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Doug Robinson: Super Teams are hurting the NBA

SHARE Doug Robinson: Super Teams are hurting the NBA

NBA fans are the biggest suckers in the sports world. They are totally deluded. They think their team has a chance to win a championship someday.

They don’t.

Sorry to spoil the ending. The vast majority of teams are just there to fill out the schedule and sell tickets. A championship chase is an illusion for their fans.

That means you, too, Jazz fans.

The NBA wants you to believe that your team has a chance, but the trophy is just a carrot the league dangles to keep you coming back for more. As fellow columnist Brad Rock says, “The NBA sells hope,” but it can’t deliver, and it never will unless the business model is changed. The flaws in the system have been exacerbated in this era of the Super Team — the artificially created collection of superstars orchestrated by one franchise or even one player.

This is LeBron James’ real legacy.

Look at the ongoing playoffs. The Warriors have advanced to the NBA Finals for the third straight year and haven’t lost a single game — they swept the Blazers, they swept the Jazz, they swept the Spurs. They’re 12-0 and trying not to yawn.

The Cavaliers are two games away from joining the Warriors in the Finals for the third straight year; they swept Indiana, they swept Toronto and then won the first two games at Boston — by 13 and 44 points — before losing the other night by three points and a fluke. James missed 9 of 13 shots and Boston’s Marcus Smart made seven 3-pointers.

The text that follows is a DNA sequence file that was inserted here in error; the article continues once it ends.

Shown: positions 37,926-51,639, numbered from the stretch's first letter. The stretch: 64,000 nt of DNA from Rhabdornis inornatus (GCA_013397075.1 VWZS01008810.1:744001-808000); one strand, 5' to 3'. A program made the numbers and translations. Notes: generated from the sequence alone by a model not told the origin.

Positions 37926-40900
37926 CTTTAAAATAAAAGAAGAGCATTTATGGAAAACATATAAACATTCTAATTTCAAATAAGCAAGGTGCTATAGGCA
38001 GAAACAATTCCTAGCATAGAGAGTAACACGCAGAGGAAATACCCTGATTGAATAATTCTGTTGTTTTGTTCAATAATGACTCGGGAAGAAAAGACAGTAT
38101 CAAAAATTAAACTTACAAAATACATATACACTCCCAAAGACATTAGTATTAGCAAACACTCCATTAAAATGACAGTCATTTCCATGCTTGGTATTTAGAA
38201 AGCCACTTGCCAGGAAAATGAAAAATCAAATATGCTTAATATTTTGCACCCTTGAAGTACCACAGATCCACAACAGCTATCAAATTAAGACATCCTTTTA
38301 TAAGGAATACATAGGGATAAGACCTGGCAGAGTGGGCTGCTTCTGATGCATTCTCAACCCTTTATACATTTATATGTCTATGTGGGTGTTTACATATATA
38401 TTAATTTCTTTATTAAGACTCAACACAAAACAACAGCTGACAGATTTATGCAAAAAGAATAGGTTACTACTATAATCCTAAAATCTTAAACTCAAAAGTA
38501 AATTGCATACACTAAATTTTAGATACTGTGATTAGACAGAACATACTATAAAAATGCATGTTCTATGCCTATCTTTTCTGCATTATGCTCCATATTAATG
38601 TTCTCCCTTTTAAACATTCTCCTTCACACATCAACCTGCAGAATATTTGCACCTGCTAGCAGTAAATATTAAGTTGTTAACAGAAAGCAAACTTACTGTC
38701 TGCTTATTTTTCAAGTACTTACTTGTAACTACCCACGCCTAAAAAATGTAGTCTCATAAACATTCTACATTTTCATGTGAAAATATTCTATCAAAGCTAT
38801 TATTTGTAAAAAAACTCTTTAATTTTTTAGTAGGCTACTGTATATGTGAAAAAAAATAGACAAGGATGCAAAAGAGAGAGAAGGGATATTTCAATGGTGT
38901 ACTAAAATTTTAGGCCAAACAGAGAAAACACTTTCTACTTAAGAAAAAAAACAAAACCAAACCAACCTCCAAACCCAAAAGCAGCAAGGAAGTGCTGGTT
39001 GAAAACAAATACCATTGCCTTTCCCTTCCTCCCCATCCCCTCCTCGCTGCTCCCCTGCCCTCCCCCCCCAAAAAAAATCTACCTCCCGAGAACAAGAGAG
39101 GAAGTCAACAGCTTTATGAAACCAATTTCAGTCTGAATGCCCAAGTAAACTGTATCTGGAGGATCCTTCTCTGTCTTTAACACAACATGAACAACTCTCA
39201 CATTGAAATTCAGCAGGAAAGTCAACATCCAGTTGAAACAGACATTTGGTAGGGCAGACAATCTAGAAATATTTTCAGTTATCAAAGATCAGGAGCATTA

This will mark the seventh straight year James has been to the Finals, all courtesy of Super Teams — four times with Miami, three times with Cleveland. If James hadn’t orchestrated those teams, he might still be looking for his first ring.

The NBA has only itself to blame because it created a system that allows Super Teams. What the league needs is the NFL’s revenue-sharing plan. The NFL doesn’t think of itself as 32 separate businesses, but one big business with 32 locations. It shares the wealth, which in turn creates equal opportunities to win the championship (unless you’re the Cleveland Browns). It’s socialism and it’s essential in sports to foster competitive balance. Which is why the Green Bay Packers can survive and thrive in the NFL.

Instead of a hard salary cap, the NBA has a soft cap. Teams that exceed the cap pay a “luxury tax.” The result is that rich teams spend whatever they want and gladly pay the tax. The Cleveland Cavaliers had a payroll of $115 million last season and paid $54 million in luxury taxes en route to the championship. The Cavs' payroll is $130 million this year — by far the highest in the league, again, and $50 million higher than the Jazz payroll.

This system enabled James to create the first Super Team in Miami and then another one in Cleveland. And then the Warriors did the same by acquiring Kevin Durant (the only way a Super Team can happen in the NFL is if some mad genius does it with his wits rather than his owner’s bank account — think of Bill Belichick here).

And so there is no parity in the NBA. There are vast differences between the haves and the have-nots. There have been 13 playoff series completed so far this spring and only one of them ended in an upset — and a very mild one at that, with the No. 5-seeded Jazz beating the No. 4-seeded Clippers. In every other series, the higher seed won.

For a certain segment of fans, the NBA can only be enjoyed as entertainment, not as competition, because their teams have no chance, ever. The NBA has become performance art, like the ballet, not a league-wide race to a title.

Email: drob@deseretnews.com